Beer was first mentioned in Japan in an historical record written in 1724 as a drink which came from the Netherlands. However, beer was not introduced to the Japanese public until the Meiji period. During the Meiji period (1868-1912), beer was first introduced to the Japanese public under the influence of the Western culture. It is said that the Spring Valley Brewery in Yokohama, established by William Copeland from the United States, was the first brewery in Japan. In 1876, Sapporo Brewing, the first Japanese-owned brewery, was established. In 1906, Sapporo brewing changed its name to Dai Nippon Breweries, which became the largest and most predominant brewing company until the end of World War II. Concurrently, in 1907, Kirin Brewery came into being by succeeding the Spring Valley Brewery. Since then Kirin Brewery has continued to be one of the most influential brewing companies in the history of Japanese beer.
In the Meiji Period, beer was accepted by the Japanese as a novel alcoholic beverage from the Western world, but gradually the Japanese public accepted beer as one of their favourite drinks. Breweries in Japan started to introduce beer tailored to the taste of the Japanese people.
During World War II, the amount of beer production diminished dramatically. Even after World War II, the amount of beer production continued to be small under the restrictions imposed by the occupation forces. In 1949, the occupation forces divided Dai Nippon Breweries into two companies in order to break down the monopoly in the beer industry. This division created two brewing companies, that is, Sapporo Breweries, which assumed the former name of Dai Nippon Breweries, and Asahi Brewery. After World War II, Kirin Brewery, which enjoyed the division of the big rival company, had increased its market share significantly. Kirin currently possesses about 50% of the market share.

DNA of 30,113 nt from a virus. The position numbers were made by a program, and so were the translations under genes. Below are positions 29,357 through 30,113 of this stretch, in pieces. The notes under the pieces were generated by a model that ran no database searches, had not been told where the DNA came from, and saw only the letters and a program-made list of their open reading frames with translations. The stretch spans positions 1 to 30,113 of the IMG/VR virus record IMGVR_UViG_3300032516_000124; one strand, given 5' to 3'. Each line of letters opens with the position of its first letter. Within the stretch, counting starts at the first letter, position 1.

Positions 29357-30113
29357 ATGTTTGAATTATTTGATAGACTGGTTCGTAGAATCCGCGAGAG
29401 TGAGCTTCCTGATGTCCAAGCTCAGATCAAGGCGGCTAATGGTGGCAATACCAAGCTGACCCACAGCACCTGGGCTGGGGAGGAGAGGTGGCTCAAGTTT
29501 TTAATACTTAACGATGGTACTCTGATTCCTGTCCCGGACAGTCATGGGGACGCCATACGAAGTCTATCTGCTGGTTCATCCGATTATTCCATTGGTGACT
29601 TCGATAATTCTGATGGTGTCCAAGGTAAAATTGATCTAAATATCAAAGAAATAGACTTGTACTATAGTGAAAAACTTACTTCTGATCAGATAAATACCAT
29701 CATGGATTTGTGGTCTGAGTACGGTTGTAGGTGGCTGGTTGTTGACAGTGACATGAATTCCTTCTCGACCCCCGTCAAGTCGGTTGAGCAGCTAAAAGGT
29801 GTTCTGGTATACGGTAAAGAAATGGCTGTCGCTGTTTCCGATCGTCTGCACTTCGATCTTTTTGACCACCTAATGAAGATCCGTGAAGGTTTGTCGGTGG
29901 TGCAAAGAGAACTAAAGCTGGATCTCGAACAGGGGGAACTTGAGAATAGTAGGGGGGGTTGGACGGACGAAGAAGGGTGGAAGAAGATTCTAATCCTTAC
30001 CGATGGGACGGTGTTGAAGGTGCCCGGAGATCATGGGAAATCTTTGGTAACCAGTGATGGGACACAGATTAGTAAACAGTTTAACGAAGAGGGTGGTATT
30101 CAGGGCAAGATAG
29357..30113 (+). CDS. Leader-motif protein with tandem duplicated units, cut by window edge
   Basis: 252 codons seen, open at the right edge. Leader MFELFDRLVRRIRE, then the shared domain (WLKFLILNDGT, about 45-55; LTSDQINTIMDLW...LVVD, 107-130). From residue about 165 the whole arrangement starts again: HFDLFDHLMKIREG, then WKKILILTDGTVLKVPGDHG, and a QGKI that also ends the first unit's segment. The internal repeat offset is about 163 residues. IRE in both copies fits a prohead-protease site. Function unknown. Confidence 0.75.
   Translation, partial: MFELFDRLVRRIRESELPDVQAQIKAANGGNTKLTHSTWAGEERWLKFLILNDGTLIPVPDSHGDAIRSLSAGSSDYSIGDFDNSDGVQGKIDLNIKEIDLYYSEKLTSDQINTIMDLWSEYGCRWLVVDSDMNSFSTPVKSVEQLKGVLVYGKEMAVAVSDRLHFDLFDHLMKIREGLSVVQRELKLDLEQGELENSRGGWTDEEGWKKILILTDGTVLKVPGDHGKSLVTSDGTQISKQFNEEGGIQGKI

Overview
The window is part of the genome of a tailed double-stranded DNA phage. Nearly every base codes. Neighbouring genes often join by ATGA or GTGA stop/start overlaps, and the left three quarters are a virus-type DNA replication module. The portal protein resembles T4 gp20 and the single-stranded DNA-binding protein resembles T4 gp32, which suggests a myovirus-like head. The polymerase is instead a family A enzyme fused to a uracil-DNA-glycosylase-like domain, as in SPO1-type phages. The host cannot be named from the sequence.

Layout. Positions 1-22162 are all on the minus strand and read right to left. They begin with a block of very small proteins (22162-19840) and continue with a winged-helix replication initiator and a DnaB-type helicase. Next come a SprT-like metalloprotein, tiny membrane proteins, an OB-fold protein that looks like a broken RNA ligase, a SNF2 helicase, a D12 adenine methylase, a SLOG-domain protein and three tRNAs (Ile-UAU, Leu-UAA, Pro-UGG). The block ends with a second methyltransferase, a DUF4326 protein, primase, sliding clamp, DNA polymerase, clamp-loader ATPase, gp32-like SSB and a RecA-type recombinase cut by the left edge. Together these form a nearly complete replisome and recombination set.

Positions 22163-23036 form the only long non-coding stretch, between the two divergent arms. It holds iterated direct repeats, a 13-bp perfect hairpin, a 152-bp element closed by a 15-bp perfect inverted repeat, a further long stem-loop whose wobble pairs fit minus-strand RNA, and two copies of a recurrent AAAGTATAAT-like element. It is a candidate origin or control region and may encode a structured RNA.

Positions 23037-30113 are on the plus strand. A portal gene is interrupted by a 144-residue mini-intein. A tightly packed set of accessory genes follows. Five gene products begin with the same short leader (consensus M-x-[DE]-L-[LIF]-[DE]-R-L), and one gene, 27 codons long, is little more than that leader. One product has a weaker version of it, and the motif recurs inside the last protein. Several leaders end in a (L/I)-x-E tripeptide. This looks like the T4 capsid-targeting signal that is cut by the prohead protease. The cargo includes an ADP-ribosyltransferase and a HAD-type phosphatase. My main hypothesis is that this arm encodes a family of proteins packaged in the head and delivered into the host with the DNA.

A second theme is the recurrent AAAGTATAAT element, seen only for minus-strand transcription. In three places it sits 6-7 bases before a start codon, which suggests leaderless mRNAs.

In 1963, Suntory, now one of the biggest distillers in Japan, entered the beer market. After the entry of Suntory, the beer market in Japan stabilized under the “semi-monopoly” by the four companies. Other companies have attempted to enter the beer market; however, all of them have failed due to difficulties in creating a new national marketing network as well as the large initial investment needed to purchase brewing equipment.
Recently, Asahi Brewery has showed a remarkable gain in market share, largely due to the huge hit of its “Super Dry” product. In fact, Asahi has taken over second place from Sapporo. Suntory, a newcomer, has failed to increase its market share regardless of its continuous efforts.
The amount of beer consumption has increased dramatically after the World War II. Beer has become a daily alcoholic beverage and has become a part of Japanese culture. In particular, beer is heavily consumed in summer. Today, many Japanese enjoy drinking beer in pubs, restaurants, or in beer gardens, located in department stores or hotels and which have open roofs in the summer. Under loose alcohol legislations in Japan, beer has been accepted as an easy-to-drink alcoholic beverage. Beer can be easily purchased from vending machines in Japan. Beer has become a popular drink in Japan. In 1992, about 7,080,000 kiloliters of beer was consumed. In the same year, Japan was ranked as the fourth most beer-consuming country in the entire world.
If you’re drinking beer with your meal, remember that it’s a communal activity. Beer is ordered in large bottles and drunk from small glasses. Never pour your own beer; everyone is responsible for pouring each others’. Sake will be served in a small ceramic vase and drunk in little ceramic cups. The same rules apply for it. See Drinks for more info.